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Get mortgage help now before HAMP ends

The federal Home Affordability Mortgage Program can be a key tool to keep your house, and now is the time to act before HAMP is gone

Like so many things in life, there’s the good news and the bad news about home ownership in Minnesota. The good news is that the national mortgage meltdown of 2008 seems to be in the past, with a new market of Twin Cities home buyers in 2015 reaching a 10-year high. The other side of the coin is that there still are homeowners struggling to keep up, as well as over 5,400 foreclosed homes in Minnesota listed for sale at internet realty sites.  LSS Financial Counseling wants to alert homeowners who need help that one of the main tools for help is about to sunset, so it is important to seek help now rather than wait.

“The Home Affordability Mortgage Program (HAMP) is a really special tool to help people get their mortgage back on track,” says Darryl Dahlheimer, program director for LSS Financial Counseling. “There are so many reasons why people can get behind on housing costs, from job loss or reduction in hours to disability, divorce, and new medical expenses – but with help, those problems don’t automatically need to mean losing your house.”

How HAMP can help homeowners by changing their loan

Not all mortgage companies participate in HAMP, and there is no guarantee that an application for HAMP will be approved.  But if your mortgage originated before 2009, and the mortgage payment is more than 31% of your gross household income, and you are late by 60 days or in danger of becoming delinquent, HAMP could be the answer.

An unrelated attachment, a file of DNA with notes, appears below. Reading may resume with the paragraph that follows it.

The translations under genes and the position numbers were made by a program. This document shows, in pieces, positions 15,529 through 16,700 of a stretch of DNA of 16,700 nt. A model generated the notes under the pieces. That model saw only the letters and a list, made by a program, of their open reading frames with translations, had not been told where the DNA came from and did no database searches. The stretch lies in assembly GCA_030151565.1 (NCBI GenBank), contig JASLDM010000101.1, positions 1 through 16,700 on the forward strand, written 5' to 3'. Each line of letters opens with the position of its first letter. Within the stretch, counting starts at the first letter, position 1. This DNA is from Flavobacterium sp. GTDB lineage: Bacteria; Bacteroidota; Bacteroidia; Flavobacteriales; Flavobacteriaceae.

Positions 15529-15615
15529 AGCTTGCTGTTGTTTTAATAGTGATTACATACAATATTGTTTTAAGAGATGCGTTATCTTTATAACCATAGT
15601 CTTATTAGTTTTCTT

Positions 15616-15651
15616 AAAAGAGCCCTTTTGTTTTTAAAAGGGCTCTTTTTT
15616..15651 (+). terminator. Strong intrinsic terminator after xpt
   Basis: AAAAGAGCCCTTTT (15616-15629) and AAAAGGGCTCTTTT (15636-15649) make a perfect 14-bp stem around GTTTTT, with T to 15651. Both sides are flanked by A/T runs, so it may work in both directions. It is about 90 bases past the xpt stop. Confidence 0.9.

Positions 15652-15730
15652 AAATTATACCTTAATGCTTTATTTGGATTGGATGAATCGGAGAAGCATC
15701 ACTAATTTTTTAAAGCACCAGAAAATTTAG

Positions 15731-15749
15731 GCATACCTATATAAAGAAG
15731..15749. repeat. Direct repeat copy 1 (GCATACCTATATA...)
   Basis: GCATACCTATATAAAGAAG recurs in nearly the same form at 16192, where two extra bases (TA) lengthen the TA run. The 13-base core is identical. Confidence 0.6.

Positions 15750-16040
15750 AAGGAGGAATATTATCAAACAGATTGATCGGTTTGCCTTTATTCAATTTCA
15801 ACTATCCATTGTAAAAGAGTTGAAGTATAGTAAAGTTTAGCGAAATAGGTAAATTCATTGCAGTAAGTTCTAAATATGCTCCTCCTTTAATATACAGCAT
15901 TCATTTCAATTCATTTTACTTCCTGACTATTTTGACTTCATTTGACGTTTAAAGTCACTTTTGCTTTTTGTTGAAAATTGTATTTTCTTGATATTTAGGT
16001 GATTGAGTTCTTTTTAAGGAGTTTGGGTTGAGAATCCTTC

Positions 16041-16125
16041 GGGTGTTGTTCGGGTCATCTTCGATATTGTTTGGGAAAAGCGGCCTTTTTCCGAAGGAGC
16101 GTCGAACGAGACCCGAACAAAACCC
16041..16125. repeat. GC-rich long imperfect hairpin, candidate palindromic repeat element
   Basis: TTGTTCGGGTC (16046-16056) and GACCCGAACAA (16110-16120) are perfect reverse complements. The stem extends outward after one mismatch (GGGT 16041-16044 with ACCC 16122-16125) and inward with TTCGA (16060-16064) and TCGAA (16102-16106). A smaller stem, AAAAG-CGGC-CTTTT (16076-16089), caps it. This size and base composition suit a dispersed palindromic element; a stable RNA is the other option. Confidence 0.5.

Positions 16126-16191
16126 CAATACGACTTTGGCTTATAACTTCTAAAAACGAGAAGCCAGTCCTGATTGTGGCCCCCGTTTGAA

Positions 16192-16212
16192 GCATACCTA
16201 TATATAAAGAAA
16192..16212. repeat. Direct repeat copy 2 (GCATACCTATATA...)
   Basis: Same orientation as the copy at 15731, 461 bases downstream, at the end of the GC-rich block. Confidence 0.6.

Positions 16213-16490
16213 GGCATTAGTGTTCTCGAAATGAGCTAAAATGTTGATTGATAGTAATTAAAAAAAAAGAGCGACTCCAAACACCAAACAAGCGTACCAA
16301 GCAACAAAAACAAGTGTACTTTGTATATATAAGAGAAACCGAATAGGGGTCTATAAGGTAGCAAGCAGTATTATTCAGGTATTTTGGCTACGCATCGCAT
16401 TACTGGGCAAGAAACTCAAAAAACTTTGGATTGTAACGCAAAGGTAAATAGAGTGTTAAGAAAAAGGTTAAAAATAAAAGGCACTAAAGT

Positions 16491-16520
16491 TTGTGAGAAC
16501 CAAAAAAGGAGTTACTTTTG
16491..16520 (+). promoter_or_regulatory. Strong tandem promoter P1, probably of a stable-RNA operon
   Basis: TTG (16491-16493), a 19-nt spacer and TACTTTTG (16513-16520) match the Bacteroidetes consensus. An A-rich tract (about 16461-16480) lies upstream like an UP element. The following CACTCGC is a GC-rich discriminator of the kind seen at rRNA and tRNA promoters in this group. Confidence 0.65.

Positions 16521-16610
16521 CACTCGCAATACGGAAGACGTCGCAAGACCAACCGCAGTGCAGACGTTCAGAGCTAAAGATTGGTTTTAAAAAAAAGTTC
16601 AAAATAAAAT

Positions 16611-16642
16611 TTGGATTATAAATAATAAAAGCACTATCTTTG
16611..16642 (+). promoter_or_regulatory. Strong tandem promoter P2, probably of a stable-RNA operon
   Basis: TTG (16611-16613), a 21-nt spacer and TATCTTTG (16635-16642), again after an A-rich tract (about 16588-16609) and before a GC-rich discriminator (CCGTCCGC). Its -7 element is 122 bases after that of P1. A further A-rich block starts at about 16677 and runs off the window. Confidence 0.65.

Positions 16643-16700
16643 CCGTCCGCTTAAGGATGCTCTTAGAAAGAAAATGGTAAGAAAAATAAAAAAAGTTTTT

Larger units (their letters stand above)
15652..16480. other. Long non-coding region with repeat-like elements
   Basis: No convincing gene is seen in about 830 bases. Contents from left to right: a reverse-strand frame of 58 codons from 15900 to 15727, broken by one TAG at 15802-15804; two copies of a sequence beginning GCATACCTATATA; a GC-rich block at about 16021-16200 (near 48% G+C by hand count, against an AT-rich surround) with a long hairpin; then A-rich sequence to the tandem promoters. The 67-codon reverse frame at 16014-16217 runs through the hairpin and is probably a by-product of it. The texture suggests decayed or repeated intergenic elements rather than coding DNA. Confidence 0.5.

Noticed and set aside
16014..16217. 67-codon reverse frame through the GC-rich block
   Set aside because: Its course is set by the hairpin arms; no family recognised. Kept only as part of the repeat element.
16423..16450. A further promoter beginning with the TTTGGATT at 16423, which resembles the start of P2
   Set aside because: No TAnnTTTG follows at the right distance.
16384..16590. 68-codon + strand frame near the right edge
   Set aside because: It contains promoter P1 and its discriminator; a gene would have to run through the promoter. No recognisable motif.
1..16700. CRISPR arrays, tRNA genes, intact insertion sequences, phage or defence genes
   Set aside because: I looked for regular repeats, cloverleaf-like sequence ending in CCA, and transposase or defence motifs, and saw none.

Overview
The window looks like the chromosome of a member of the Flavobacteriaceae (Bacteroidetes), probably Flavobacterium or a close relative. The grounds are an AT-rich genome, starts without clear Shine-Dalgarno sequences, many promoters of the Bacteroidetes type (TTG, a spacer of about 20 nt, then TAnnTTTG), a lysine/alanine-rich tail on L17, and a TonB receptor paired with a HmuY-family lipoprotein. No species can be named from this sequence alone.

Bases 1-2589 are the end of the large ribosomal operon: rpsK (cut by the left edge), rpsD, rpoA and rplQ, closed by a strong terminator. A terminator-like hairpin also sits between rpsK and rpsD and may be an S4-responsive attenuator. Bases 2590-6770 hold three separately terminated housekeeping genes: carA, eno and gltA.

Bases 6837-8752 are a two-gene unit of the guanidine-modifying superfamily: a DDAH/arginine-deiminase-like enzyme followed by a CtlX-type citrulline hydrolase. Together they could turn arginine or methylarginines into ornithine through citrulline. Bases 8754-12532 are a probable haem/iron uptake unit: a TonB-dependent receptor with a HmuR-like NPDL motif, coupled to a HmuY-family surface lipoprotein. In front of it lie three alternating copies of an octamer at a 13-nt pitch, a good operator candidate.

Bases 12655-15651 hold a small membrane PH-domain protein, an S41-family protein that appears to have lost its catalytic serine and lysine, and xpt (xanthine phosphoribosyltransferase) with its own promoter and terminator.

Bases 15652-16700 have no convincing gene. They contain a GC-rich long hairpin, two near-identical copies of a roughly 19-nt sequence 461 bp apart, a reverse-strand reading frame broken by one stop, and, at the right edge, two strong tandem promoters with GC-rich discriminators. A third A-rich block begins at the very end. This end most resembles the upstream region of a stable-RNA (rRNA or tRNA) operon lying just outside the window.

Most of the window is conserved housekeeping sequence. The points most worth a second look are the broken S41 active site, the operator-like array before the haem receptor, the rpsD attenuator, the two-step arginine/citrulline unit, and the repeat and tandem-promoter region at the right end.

HAMP can modify existing loans by any of these changes:

  • Reduction on the interest rate to as low as 2%
  • Extension of the loan term of up to 40 years
  • Rolling any delinquent payments and fees into the loan to bring it current
  • Incentives paid to homeowners to keep loans in good standing with on-time payments


Time for action
The deadline for HAMP applications is December 30, 2016. Dahlheimer encourages every homeowner who needs help and might qualify for this modification to act now. He added, “Don’t get scammed by these ‘foreclosure rescue’ services that charge fees to help you or push you into short sales or bankruptcy filings. There is free, expert help from HUD-certified nonprofit housing counselors.  And the earlier you seek help, the more good options you have.”

LSS Financial Counseling serves all homeowners with free and confidential foreclosure prevention counseling, offering in-person help at 10 offices statewide as well as phone counseling. To get started, call LSS at 1.888.577.2227 or visit